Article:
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Whether you’re a budding jogger or a marathon runner, having a canine running partner can bring excellent perks to you and your pooch. Curious to give it a try? Here’s how to ease your dog into jogging with you.

Dogs make the perfect running companions: they’re enthusiastic, highly motivated and always eager to spend time with you. But preparation is key, so first, you’ll need to make sure they’re cut out for the challenge.

Adult dogs with lots of stamina, like Labradors, Golden Retrievers, Jack Russel Terriers, Beagles or German Shepherds make great running partners. On the other hand, puppies, older dogs, pups with short legs or brachycephalic breeds (Pugs, English Bulldogs, etc.) can be much more vulnerable to injuries, breathing issues or overheating.

Remember safety comes first, so if you aren’t sure whether your dog is fit enough to run, check with your vet before embarking on this adventure.

Next is equipment: you’ll need a sturdy lead (you can attach it to your waist using a belt or a special hands-free lead), a harness, a collapsible water bowl, some poo bags and a few treats. That’s it, you’re set!

When it comes to the training, start out slow. Like anyone new to a fitness programme, your dog won’t be able to do long distances from the get-go. So start at a comfortable pace, running for about 10-15 minutes and keeping an eye on their responses, both during and after the run. Every few weeks or so, you can add an extra half a mile to your session depending on how you both progress. Above all, keep it enjoyable!

Some additional tips:

  • Don’t forget to warm up. A short walk before you start running can be a chance for your pup to stretch their muscles, but also to do their business.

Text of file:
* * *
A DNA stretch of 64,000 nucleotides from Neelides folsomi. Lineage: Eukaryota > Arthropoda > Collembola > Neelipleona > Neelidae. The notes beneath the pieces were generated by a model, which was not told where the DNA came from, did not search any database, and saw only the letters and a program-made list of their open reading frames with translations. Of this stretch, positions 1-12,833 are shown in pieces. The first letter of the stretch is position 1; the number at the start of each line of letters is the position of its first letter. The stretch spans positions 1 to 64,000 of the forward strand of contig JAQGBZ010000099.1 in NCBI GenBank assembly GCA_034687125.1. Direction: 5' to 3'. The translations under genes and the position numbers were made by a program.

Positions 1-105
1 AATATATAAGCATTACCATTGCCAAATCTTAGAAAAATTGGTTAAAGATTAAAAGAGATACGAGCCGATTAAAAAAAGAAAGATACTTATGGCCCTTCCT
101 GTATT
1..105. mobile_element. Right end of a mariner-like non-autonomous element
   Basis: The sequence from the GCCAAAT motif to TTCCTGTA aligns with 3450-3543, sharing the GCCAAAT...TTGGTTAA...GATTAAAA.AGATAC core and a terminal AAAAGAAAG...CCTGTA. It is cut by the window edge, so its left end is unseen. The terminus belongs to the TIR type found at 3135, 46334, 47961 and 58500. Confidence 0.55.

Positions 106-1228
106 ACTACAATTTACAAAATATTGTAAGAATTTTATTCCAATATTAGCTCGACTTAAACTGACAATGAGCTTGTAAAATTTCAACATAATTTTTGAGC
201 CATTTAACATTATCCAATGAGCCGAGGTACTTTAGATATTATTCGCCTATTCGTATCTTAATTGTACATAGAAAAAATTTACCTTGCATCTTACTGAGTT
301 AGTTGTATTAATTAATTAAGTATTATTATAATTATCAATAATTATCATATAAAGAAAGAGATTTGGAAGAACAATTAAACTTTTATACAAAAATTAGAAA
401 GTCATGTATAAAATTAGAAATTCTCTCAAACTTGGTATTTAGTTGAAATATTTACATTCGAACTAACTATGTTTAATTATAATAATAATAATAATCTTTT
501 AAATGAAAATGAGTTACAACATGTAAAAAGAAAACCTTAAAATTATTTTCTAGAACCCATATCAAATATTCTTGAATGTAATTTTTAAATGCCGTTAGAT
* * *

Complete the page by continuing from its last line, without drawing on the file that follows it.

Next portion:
• Your dog may get distracted by things like flying balls or other pups passing by. If this happens too often, you can teach him the command ‘Leave’ to help him stay focused.
  • Combine intervals of walking and running to keep things varied and light, especially at first, when you’re gradually building up your strength.
  • It’s important not to force things. If your dog appears overheated or stops abruptly, find a shaded area to rest.
  • Always carry water with you. Dogs overheat a lot faster than us, so it’s vital that you take frequent water breaks. Over time, you’ll learn how often your pooch needs to drink.
  • Watch their paws to make sure there are no grazes or scratches. As a general rule, running on grass or a dirt trail will be easier on your furry friend’s joints and paw pads than running on pavement.
  • After your run and once you’ve had the chance to cool down, reward your pooch with lots of praise and perhaps, a treat or two. Sometimes a shared victory is the greatest triumph!